Incidents

Rogue anti-spyware on Twitter

In addition to Trojans and Worms, Twitter seems to also be a good platform for distributing rogue security solutions. The latest example of this is a program called “MalwareRemovalBot” which we detect as “not-a-virus:FraudTool.Win32.MalwareRomovalBot.e”.

The link in the tweets leads to the ‘vendor’ site – and nearly every link here leads to the download.

The downloaded filename varies – “setup.exe”, “setupxv.exe” or “setup-trial.exe”. It’s a UPX-compressed Windows PE-executable.Once the program’s installed

and a scan’s been run, the program may report fake spyware infections to scare the user and get him to “register”.

The registration website leads to the shop where a “special offer” is waiting for the potential customer.

A license for a single PC costs as much as the 3 PC license – $39.95 plus two ‘extra’ technologies for $9.95. The total payment of $59.85 can be made by PayPal or credit-card. Pretty expensive for fake protection.

Conclusion: You can’t expect every tweet to lead to an interesting website, but you can expect that some of them will lead to malicious sites. Use your common sense, and don’t be a twit when you tweet.

Rogue anti-spyware on Twitter

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Reports

GhostEmperor: From ProxyLogon to kernel mode

While investigating a recent rise of attacks against Exchange servers, we noticed a recurring cluster of activity that appeared in several distinct compromised networks. With a long-standing operation, high profile victims, advanced toolset and no affinity to a known threat actor, we decided to dub the cluster GhostEmperor.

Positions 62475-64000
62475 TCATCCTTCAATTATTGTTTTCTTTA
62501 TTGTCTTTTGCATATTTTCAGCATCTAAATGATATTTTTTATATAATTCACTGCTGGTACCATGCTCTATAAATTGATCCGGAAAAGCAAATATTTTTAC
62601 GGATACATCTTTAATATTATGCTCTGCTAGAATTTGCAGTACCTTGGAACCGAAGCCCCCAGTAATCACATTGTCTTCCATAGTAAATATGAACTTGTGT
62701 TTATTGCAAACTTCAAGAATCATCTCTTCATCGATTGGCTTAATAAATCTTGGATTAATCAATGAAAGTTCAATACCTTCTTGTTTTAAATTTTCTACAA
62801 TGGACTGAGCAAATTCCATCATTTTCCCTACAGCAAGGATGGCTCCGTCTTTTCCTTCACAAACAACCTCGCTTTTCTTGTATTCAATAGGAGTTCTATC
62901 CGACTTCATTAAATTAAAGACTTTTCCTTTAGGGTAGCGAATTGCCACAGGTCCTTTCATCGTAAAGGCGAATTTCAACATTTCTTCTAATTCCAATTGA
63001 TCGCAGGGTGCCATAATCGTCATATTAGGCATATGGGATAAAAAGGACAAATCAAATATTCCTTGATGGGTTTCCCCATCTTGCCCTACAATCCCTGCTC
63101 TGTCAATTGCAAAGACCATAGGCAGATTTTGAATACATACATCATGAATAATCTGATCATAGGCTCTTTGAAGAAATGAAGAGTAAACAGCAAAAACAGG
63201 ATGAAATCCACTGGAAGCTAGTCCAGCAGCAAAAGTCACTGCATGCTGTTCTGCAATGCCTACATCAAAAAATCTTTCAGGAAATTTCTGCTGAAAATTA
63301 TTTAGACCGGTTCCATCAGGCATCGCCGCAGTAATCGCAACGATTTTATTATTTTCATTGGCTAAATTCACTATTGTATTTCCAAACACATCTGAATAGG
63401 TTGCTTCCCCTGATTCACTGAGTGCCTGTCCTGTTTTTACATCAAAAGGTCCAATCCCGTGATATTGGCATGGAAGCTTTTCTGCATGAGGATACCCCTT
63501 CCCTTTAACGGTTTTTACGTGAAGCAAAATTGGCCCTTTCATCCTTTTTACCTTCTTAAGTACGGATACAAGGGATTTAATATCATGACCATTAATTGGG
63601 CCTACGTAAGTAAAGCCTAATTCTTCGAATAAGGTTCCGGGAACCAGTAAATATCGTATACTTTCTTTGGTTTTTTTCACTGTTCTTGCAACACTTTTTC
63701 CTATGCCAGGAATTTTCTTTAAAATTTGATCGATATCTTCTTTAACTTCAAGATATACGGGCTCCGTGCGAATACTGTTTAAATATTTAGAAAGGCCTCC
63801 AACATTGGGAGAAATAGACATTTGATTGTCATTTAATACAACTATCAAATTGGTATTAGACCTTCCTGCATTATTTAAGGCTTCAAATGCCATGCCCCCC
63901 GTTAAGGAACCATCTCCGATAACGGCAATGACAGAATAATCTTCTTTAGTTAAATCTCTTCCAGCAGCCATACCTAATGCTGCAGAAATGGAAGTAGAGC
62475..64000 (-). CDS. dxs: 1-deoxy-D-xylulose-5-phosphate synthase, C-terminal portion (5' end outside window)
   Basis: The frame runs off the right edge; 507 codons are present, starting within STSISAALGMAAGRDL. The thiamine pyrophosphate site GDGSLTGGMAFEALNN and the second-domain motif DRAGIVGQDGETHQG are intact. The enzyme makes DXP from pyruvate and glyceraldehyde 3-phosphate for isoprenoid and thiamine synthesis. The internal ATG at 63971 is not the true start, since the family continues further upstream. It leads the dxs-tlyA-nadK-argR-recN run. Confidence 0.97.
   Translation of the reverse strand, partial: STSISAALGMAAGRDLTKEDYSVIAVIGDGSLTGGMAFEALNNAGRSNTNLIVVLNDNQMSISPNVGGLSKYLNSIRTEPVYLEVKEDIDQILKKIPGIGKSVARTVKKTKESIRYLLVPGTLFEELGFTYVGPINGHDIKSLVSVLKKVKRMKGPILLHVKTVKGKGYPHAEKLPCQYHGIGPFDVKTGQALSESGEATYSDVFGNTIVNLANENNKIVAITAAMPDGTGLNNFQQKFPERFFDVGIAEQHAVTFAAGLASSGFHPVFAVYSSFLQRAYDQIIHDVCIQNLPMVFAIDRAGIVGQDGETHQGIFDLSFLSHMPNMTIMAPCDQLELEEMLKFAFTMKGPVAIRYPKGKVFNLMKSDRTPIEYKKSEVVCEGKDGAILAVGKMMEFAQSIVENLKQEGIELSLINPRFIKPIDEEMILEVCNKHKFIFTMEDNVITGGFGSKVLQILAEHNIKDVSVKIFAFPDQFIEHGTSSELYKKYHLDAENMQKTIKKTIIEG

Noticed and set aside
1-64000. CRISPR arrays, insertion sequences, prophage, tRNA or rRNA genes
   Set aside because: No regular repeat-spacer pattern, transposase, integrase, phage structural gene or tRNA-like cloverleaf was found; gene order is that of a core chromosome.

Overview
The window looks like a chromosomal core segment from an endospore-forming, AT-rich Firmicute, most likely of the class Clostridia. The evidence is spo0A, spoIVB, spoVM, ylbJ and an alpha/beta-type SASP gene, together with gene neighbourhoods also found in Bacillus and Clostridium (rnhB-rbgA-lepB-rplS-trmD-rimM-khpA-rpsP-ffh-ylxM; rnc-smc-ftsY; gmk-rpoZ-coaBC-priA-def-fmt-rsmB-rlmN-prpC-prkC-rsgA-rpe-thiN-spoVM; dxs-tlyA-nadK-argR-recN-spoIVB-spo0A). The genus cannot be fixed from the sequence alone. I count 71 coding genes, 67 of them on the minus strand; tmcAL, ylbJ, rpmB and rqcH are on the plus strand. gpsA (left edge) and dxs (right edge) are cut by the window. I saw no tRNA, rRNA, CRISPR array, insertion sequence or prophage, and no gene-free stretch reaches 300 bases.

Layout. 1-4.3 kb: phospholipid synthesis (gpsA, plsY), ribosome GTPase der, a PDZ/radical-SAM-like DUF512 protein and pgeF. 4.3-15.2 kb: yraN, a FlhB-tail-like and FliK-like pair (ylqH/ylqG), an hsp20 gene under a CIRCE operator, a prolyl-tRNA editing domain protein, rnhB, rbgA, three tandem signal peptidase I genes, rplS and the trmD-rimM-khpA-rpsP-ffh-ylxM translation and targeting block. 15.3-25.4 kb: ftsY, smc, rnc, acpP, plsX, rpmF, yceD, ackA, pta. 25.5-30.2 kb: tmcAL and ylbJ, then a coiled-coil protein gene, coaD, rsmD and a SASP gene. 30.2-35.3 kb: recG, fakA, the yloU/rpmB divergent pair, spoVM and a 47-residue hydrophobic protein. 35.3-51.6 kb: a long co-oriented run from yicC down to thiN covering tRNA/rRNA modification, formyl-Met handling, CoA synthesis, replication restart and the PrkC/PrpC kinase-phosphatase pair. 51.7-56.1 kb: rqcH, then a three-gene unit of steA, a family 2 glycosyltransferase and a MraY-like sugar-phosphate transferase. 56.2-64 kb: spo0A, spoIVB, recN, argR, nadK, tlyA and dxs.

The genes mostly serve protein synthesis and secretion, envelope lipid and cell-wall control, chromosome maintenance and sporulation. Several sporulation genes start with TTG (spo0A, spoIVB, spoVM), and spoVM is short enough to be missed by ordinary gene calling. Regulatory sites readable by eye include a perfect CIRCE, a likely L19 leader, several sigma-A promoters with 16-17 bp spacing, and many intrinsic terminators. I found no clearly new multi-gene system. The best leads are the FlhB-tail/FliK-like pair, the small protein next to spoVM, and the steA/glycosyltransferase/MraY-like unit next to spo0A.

APT trends report Q2 2021

This is our latest summary of advanced persistent threat (APT) activity, focusing on significant events that we observed during Q2 2021: attacks against Microsoft Exchange servers, APT29 and APT31 activities, targeting campaigns, etc.

LuminousMoth APT: Sweeping attacks for the chosen few

We recently came across unusual APT activity that was detected in high volumes, albeit most likely aimed at a few targets of interest. Further analysis revealed that the actor, which we dubbed LuminousMoth, shows an affinity to the HoneyMyte group, otherwise known as Mustang Panda.

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